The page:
Experts don’t know what exactly the reason behind endometrial cancer, however, they suspect that high levels of estrogen might be linked to this disease. This is because when the balance of two female hormones progesterone and estrogen changes, the endometrium is also affected. According to a research, increased level of estrogen without equal increment in progesterone, can thicken the lining of the uterus or endometrium and raise the chances of cancer.

But what is known to experts is that the cancer of the endometrium begins due to a genetic mutation of normal cells. These normal or healthy cells grow and multiply at a definite rate and then die at a set time. But on the other hand, abnormal cells grow uncontrolled and don’t die at a set time. This accumulation of abnormal cells eventually forms a tumor. In severe cases, the tumor metastasizes or spread in other parts of the body.

Who is at risk of getting Endometrial Cancer?

Several risk factors have been identified to date. These include:

Age and menopause

Endometrial cancer mostly occurs in women beyond the age of menopause. Especially, those women who are in the age group of 60-70 years. If you are falling in this age group, keep a tab on the following risk factors as they could further increase the chances.

Hormone replacement therapy (HRT)

This type of therapy is often used to treat menopause symptoms. Hormone replacement therapy that contains only estrogen hormone and not the progesterone can raise the odds of endometrial cancer.

Early menstruation and delayed menopause

Prolonged exposure to estrogen can lead to endometrial cancer. If a woman got her first period at the age of 12 as well as experienced late menopause, she would be at higher risk. The exposure to estrogen is also higher if a woman is infertile or never conceived a child.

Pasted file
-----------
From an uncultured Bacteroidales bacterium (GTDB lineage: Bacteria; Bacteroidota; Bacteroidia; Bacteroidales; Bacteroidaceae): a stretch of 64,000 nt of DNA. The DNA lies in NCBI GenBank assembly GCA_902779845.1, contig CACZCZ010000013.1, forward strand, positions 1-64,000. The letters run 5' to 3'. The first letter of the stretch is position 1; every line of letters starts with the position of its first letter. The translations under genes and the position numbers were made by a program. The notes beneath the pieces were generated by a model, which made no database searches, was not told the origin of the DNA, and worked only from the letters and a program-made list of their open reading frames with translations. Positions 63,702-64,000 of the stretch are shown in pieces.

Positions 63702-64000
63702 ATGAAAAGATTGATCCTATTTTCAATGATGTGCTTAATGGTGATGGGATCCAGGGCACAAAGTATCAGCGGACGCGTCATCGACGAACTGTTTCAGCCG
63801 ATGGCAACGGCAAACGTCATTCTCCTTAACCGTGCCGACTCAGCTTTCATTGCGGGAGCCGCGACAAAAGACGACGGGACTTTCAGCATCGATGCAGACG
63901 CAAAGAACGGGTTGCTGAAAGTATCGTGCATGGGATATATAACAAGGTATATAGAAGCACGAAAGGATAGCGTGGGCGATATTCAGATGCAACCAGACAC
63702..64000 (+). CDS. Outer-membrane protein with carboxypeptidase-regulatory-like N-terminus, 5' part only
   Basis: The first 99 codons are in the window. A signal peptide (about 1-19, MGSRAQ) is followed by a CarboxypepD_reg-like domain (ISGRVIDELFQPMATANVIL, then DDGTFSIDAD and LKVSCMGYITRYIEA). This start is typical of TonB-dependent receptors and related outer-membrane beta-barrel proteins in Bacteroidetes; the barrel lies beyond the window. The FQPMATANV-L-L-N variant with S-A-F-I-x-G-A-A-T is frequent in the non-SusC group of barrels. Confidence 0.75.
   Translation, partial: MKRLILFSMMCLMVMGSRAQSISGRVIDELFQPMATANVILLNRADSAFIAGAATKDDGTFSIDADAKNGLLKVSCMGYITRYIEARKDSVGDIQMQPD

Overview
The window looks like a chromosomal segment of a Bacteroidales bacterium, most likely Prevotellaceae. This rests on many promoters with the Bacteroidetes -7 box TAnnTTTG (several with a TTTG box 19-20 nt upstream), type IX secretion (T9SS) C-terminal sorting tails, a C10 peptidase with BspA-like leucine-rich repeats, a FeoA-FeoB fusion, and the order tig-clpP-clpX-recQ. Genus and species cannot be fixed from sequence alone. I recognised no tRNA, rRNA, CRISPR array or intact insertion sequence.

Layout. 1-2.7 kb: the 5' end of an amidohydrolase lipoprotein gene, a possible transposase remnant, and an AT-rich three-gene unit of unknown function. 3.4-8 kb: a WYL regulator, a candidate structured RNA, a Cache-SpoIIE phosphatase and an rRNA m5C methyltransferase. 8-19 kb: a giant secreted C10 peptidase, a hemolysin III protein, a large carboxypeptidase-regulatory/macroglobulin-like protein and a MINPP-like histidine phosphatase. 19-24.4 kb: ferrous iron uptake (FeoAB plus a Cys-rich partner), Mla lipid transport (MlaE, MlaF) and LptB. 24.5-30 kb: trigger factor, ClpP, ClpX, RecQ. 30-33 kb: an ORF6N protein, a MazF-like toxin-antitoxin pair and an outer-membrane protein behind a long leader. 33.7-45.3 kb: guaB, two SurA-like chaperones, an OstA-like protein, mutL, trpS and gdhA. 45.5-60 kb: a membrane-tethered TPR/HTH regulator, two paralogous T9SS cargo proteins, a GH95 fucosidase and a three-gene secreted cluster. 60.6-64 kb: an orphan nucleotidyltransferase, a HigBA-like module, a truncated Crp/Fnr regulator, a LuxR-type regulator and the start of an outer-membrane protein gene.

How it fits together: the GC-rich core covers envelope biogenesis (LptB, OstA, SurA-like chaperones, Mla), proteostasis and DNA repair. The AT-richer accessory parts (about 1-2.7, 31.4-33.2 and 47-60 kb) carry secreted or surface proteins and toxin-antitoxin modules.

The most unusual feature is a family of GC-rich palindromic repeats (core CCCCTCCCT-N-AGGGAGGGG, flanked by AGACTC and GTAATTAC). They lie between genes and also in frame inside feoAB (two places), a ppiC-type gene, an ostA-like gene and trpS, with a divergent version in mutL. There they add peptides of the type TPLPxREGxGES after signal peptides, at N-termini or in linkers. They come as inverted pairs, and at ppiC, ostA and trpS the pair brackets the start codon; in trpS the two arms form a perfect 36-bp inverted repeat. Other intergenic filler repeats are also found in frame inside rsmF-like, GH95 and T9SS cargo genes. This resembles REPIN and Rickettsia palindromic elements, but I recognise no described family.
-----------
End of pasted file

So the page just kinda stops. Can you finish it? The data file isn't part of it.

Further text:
Obese or overweight women are at 2-4 times higher risk of developing endometrial cancer. It is believed that body fat alters level of estrogen hormone.


The risk of getting endometrial cancer is 4 times high in women with diabetes.

Inherited colon cancer syndrome

Women, who have inherited a condition known as hereditary nonpolyposis colorectal cancer (HNPCC), are likely to develop endometrial cancer.

Hormonal risk factors

Certain conditions related to hormones can raise the likelihood of getting endometrial cancer. These include:

  • Polycystic ovarian syndrome (PCOS)
  • Benign growths in the endometrium (polyps)
  • Use of tamoxifen (medicine to prevent breast cancer recurrence)
  • Ovarian tumors that release estrogen


  • Certain ovarian tumors such as granulosa which secretes estrogen
  • Family history of endometrial or colon cancer
  • History of radiation to the pelvis during cancer treatment
  • Consuming high-fat diet
  • Sedentary lifestyle

As always with the case of cancer, early detection is the key to fight against cancer. Though, unlike cervical cancer, there is no routine test for endometrial cancer. So, you must keep your doctor updated about the risk factors as well as any unusual symptoms you notice. If treated early, the survival rate is 5 years in women less than 50 years of age and it seems to be promising.